Detail images can tell stories as well as a cultural landscape. In the magazine world, these images are often called point pictures. They make a strong point or convey a certain feeling about the place and yet are simple, graphic details. I love these types of images.
They’re great fun to discover and to create. The pattern of hand-woven rugs, hair/hats, painted bodies, jewelry, hands, doors, windows, crafts – all of these are details that create a sense of place and, when used in a travelogue or photo essay, bring your viewer in for a closer, more personal look at the culture.
Sometimes, the experience of going in close for a detail can be quite funny. Once, in Nova Scotia, I asked a young girl dressed in her clan’s kilt if I could photograph her clothing. She said yes, yet when I dropped to my knees to do a graphic image of her tartan and a fur purse, she giggled self consciously.
I had to explain that the piece of the clothing was more interesting than the entire outfit with her in it. To be safe, however, I photographed her, in order not to be insulting.
4. Seek out images of a social nature.
When photographing a culture, the festivities and events they engage in can tell so much. They’re an important part of all societies, even ours, and as such deserve to be included in any travelogue you’re creating. Ask at the tourist office or your hotel about special events.
Travel during holiday times. I once happened upon a traditional horse-drawn cart carrying a bride to her wedding in Switzerland. Remember that weddings, funerals, holy days, parades, and other events that we experience in our own country go on all over the world.
If you want to see more deeply into the culture of the place you’re visiting, these activities will provide many insights as well as memorable photographs.
5. Research your destination.
Maybe this suggestion should have been first in the list of travel photographyideas. It’s important to know about the place you’re visiting in order to help yourself create images that are visually compelling.
I love wandering the back streets of villages to explore and photograph the happened-upon scenes of daily life, but when I want to capture an overview of the village, I need to know when the clock tower opens for visitors.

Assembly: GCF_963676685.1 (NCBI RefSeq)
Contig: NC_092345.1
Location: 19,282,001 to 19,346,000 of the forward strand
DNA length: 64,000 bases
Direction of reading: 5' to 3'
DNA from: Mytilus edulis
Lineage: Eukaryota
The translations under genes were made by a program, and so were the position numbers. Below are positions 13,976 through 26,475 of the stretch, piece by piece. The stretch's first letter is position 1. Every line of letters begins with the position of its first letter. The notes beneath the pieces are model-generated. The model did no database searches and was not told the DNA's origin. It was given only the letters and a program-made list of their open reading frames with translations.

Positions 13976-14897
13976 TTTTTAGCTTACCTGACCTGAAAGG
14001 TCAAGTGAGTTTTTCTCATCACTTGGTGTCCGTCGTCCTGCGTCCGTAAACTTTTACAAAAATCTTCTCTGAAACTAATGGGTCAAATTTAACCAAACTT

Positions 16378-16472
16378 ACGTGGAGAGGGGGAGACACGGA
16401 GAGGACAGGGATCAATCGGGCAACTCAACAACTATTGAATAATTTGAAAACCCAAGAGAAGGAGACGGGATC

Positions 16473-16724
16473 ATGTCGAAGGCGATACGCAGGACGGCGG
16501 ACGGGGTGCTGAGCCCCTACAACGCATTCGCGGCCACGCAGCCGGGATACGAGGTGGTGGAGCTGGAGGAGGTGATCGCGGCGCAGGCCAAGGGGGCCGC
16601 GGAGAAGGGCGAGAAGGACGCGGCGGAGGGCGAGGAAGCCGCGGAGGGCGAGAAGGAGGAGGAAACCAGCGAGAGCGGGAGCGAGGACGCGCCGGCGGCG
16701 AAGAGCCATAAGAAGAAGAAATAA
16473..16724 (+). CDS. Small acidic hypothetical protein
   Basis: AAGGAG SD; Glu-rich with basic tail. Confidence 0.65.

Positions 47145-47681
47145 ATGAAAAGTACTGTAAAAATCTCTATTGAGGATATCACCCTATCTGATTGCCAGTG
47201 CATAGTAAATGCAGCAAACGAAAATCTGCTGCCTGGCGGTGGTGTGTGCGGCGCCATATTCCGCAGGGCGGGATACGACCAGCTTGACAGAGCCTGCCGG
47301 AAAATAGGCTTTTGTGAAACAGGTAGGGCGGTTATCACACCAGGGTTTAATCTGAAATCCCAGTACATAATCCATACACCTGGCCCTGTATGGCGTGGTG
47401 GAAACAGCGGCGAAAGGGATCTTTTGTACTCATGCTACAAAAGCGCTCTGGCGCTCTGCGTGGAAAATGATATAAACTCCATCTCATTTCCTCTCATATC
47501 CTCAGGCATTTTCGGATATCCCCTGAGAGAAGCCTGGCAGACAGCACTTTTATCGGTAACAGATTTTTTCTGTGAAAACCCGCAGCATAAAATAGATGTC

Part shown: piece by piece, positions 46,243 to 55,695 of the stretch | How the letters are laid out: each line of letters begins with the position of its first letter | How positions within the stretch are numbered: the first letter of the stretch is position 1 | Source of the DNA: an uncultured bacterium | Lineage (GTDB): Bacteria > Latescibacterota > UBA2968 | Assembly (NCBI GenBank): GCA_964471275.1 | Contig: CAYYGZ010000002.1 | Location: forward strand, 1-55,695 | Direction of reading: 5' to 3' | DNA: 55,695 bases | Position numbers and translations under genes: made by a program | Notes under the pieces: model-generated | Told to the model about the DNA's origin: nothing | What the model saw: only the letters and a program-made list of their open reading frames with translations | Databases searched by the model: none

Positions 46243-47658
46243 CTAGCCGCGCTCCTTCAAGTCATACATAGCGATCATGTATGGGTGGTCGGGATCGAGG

A simple overview of a place from a good guidebook is a start, but with a little deeper reading, you can find out much more before you arrive–including the proper protocol for photographing in religious places, marketplaces, government buildings, etc.
The world wide web has expanded our access to knowledge like this exponentially. Use it and the guidebooks to prepare yourself for the trip. Even just knowing whether sunrise or sunset is a better time to be somewhere is worth the time spent in research. Then, once you arrive, ask questions of everyone that will talk to you to find out what’s going on when and where.
Polishing the slide program
The above steps will help you create better travel images, no matter where you’re headed on your next journey. Once you have your images, here are some other ideas for making your slide program memorable, informative, and entertaining:
1. Mix the landscapes, portraits, and details. Variety stimulates vision by pulling in and backing out, and this keeps the viewer’s mind and eye alert.
2. Unless it’s critical to keep things in order, don’t fall into the pure “chronological trap” of where you went on whatever days. Group images together by topic/theme–social events, work activities, villages, etc.
3. Add background music that is native to the place(s) you’re showcasing, changing it through the program, if appropriate. This is a great way to involve one of the other senses and sets a tone for the overall show. It rates a lot higher than pure narration in most shows I’ve surveyed.
4. Include some graphics, like maps, to show where you went, especially if the location was fairly obscure. You can use them to supplement up front narration or simply put them in where they feel most appropriate.
These ideas should get you started on your way to producing exciting slide programs to share your experiences with those around you. Happy Travels!
Text and Photos by Brenda Tharp